Why do you complain so much about residency and medicine? It’s not as if you, personally, can do anything about it and besides, aren’t you done with call and most of the other less than savory aspects of medical training?
Like I always tell people, this blog is not about validating any particular point of view (except mine, of course). I call them like I see them using the occasional foray into satire to highlight what I regard as some of the problems of medicine and medical training. Do I expect that my blog will have any effect on the great storm about to break on us all? Of course not. I am just one guy with a little blog on a little patch of hard drive somewhere on the internet tundra and my thousand or so visitors per day hardly make a stir in the vast expanse of the medical world. Still, change is coming. You can feel it in the air. The frustration in the medical profession hangs thickly around us and I am not the only physician to sense this.
What are some of the Frustrations?
They are legion and one hardly knows where to begin but malpractice has to be at the top of everyone’s list. Protestations of various oleaginous lawyers and policy experts to the contrary, litigation and more importantly, the threat of litigation has a profound impact on how medicine is practiced in this country and its increasing cost. While the actual cost of payouts in malpractice suits is fairly trivial compared to the huge amount of money changing hands in the medical industry, the behaviors engendered by the threat magnify the cost tremendously. Can I quantify the percentage of care we deliver that is wasted on so-called “defensive medicine” (that is, medical practices designed primarily to protect us from frivolous suits)? Of course not. One man’s defensive medicine is another man’s justifiable dilligence. On the other hand as I have eyes I can see that we spend a great deal of money in the hopeless quest for perfection, perhaps the worst place to spend money as the incremental increase in health this buys us is hardly worth the tremendous cost to achieve it.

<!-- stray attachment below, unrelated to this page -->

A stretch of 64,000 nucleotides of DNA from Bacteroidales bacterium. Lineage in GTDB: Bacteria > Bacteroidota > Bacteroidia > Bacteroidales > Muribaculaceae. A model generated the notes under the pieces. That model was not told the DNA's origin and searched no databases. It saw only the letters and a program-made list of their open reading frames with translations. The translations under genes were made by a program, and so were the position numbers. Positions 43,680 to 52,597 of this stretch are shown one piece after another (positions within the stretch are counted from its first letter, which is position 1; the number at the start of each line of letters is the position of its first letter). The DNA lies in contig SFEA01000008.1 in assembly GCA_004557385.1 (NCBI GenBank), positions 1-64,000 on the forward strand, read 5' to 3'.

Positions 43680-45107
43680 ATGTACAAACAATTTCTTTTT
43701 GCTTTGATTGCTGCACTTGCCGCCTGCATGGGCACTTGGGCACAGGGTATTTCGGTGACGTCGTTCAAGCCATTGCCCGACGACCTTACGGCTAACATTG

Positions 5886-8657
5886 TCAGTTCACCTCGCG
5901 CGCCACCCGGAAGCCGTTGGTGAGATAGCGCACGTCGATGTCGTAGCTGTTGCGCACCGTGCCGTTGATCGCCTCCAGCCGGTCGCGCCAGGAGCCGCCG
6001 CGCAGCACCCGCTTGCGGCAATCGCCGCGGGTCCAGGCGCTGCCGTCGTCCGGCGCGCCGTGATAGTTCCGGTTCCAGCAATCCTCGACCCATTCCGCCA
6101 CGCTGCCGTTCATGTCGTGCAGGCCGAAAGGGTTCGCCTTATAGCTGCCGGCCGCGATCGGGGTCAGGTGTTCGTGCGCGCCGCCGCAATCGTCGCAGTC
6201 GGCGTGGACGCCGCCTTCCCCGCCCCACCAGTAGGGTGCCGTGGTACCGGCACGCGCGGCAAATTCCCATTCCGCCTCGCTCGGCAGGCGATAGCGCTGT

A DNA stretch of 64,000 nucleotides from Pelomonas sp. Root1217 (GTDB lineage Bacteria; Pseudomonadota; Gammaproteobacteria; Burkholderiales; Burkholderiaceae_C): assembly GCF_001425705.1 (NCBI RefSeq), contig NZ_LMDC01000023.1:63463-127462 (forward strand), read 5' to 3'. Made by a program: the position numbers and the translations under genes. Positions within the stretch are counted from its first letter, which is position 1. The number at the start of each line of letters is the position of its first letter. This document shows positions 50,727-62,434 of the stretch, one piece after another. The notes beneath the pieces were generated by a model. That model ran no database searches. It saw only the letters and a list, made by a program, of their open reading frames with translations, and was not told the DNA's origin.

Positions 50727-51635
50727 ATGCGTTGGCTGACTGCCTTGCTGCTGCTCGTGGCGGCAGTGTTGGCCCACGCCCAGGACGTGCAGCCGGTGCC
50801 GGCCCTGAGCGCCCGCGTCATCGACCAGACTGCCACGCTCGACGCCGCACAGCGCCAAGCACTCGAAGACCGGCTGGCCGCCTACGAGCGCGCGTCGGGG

The fact that I can’t put an exact dollar figure on purely defensive medicine does not mean that there is no problem. Certainly the impact is greater than the combined cost of malpractice insurance and lawsuits and just as certainy if we killed all the lawyers and allowed common sense to work its way back into health care we would save a lot of money in the long run.
In a perfect world, the public would accept that medical care entails risks and the money we spend protecting them against unlikely consequences would be better spent on medical care that makes a difference. Somebody pays for the drunks that detox in the Emergency Department rather than the police drunk tank, for example. Maybe it’s hard to quantify the cost but protecting these patients from the unlikely risk that they will aspirate vomit takes staff and facilities out of service for other productive medical uses. And the money spent on exclusionary workups which have little to do with the chief complaint has to come from somewhere. Since very few people actually pay for their medical care directly and physicians are under a great deal of pressure to avoid getting sued, there is no organic incentive for anybody to think about cost.
Which leads to another frustration for physicians, namely that while on one hand non-medical adminstrators have increasing influence on how doctors practice, they are not exactly sharing the liability. It is perfectly reasonable, for example, for an administrator to try to curtail the use of expensive studies where they are not indicated. On the other hand the administrator doesn’t provide much cover for the physician who knows perfectly well that he can practice perfect evidence-based medicine and still be dragged through a malpractice trial in which his professional reputation,livelihood, and assets are put in jeopardy.
Yeah, but aren’t doctors just complaining a little too much?